Studies have shown that tweets that have seeded engagement attract more engagement. This article will walk you through how you can team up with other people who are interested in the same hashtags to retweet and like one another’s content automagically using Signal beacons to drive more engagement to your tweets and more traffic to your blog.
How to Increase Traffic to Your Blog via Twitter Using Signal Beacon
Signal auto-tweets your articles on repeat, on your schedule. Pair it with Beacon to get more retweets and likes by teaming up with other people around hashtags you tweet about. First, familiarize yourself with Signal, by scheduling your first tweet, because Beacon works with tweets sent via Signal. Once you understand Signal, you can join or create a beacon.
How does Beacon work?
Small close-knit groups have the power to magnify the epidemic potential of an idea or message. To create an epidemic you often have to create many smaller epidemics. The average person has the ability to influence about 150 other people through their social relationships. — Tim Butler summarizing The Tipping Point by Malcolm Gladwell
Helping you create, maintain, and leverage small, close-knit groups is what Beacon specializes in. Once you join a beacon with hashtags you’re interested in and also tweet with, when any member of the beacon sends a tweet via Signal, all members of the beacon will like and/or retweet the tweet depending on the beacon’s settings. For you to benefit from the beacon, you need to schedule your tweets via Signal and include at least one hashtag that matches those of the beacon.
That’s it. Sure, there’s more details, but that’s really all you need to know to get started. Read on for the details.
Some details to know
This section covers selecting beacons for your tweets, what flares are and how engagements are executed on tweets, and strategies for using beacon and creating winning teams.
Selecting beacons when scheduling a tweet on Signal
When you schedule a tweet on Signal, just include hashtags that match any of the hashtags in any of the beacons you’re a member of. Given that, Signal will send out flares (explained below in What is a flare) to the beacons your signal’s tweet qualifies for. Take a look at the form below:
In that screenshot, I have entered an article link, Signal suggested the perfect tweet, and the hashtags match some beacons I’m a member of. How do I know? At the bottom of that same form, you will see something like this:
My tweet has the hashtags #SocialMediaMarketing and #Penname (case insensitive), so it qualifies for any of my member beacons that have either of those hashtags in its criteria. It’s not important which beacons match, but once you click “Schedule”, you will be able to see the flares that will be sent to the matching beacons:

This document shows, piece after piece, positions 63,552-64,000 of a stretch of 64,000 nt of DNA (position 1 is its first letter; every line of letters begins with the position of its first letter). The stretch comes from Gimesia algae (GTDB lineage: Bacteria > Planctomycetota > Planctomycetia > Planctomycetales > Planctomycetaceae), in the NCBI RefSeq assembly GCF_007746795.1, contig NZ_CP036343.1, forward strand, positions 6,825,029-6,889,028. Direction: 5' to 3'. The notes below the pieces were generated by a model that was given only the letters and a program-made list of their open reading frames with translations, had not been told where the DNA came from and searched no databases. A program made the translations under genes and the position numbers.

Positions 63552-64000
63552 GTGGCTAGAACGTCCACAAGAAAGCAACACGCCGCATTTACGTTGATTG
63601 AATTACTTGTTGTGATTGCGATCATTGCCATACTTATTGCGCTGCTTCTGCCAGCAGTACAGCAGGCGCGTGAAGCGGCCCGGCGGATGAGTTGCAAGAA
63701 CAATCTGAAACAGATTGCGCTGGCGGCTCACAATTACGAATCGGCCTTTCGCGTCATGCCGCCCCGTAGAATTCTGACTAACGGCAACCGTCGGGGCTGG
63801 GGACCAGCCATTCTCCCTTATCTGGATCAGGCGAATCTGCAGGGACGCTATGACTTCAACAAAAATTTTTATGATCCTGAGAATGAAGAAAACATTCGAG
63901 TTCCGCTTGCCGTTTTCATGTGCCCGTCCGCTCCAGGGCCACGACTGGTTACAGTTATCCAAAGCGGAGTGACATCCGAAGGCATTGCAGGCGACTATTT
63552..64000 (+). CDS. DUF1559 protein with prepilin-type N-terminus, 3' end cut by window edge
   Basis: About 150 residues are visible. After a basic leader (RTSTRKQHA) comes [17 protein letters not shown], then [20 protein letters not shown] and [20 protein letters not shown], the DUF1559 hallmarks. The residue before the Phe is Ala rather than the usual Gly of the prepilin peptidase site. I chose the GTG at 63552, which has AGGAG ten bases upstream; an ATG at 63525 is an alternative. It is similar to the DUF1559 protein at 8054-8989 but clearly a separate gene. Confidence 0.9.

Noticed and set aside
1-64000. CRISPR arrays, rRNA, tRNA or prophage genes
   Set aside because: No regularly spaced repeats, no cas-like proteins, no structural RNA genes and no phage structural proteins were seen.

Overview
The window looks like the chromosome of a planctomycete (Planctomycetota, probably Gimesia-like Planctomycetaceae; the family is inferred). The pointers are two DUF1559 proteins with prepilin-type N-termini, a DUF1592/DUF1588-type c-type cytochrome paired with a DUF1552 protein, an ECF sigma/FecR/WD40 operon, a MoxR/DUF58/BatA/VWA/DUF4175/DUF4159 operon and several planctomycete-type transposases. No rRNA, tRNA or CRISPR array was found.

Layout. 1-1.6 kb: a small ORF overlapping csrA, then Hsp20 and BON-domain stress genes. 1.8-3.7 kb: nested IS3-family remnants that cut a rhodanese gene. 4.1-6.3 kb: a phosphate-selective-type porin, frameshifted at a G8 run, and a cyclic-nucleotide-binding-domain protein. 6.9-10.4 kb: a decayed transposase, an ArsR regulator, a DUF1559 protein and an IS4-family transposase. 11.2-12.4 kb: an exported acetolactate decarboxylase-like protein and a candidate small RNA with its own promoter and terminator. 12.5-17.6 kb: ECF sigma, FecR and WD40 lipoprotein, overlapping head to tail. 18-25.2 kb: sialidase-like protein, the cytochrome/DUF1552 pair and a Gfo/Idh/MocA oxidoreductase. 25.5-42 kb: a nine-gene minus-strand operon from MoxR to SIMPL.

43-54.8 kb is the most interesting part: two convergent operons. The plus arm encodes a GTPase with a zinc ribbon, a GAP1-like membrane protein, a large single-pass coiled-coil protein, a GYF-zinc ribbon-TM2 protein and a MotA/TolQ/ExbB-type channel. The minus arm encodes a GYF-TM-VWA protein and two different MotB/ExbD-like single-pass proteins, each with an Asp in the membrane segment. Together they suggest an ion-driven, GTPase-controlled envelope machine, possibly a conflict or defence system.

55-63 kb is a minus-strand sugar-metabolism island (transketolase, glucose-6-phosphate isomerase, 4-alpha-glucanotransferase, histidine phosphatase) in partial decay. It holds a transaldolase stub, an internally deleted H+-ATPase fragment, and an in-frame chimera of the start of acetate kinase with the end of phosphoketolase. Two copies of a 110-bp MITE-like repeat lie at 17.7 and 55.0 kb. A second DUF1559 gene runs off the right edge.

From those screenshots, I can see that my signal’s tweet qualified for two of my member beacons: “Content Marketing” and “Penname Profiles”. Both of those beacons only like tweets. If one of them were set up to retweet tweets, it would show a green retweet icon.
What is a flare
Again, lets look to the real-world for guidance here. In nature, when you need help, you send out a flare as a call for help. Usually, there’s a beacon set up elsewhere to act as a guide. When someone in a beacon notices your flare, they take actions to get you the help you need. In some cases, the person and their team will send out broadcasts to other people, perhaps a rescue team, who are able to help you.
In Signal, you setup or join a beacon before you need help — in this case, the help you want is engagement on your tweets. When you schedule your tweet, Signal creates flares that will be sent out to matching beacons whenever your tweet is sent. When a beacon receives your flare, it instructs its members to schedule staggered broadcasts. The broadcasts that are created each have a specific action: one broadcast may like your tweet, and the other might retweet it.
Member engagement is staggered
Of course, to ensure all engagement isn’t sent at once, we space out each engagement a minute after the previous. You will never engage with a tweet more than once, even when the same content is tweeted more than once by Signal. When joining or creating a beacon, make sure you understand the kind of engagements that will occur.
Not all beacons are created equal
Some beacons will only like member tweets. Some will only retweet. And others will do both liking and retweeting. Everything is based on the hashtags you choose. When scheduling a new tweet on Signal, you will see the hashtags of beacons you are a member of at the bottom of the form. If your tweet includes any of the qualifying hashtags, that signal will qualify to be engaged with my the appropriate beacon members as described above.
More members equals more engagement
It’s better to join a beacon matching your target hashtags than to create a similar beacon on your own. Sure, everyone could make their own beacon, but what’s the strategy in that? Think about it. If everyone creates their own beacon, no one will join another person’s beacon. Each beacon will have only one member and no engagements will be executed. In other words, there would be no reciprocity going around, and everyone will lose.
The best strategy is to join a beacon that has target hashtags you’re interested in if such a beacon exists. That way, you will have more people who are willing to engage with your tweets in return for the same from you. If no such beacon exists, then you should go right ahead and create your own beacon. Regardless, the choice is yours.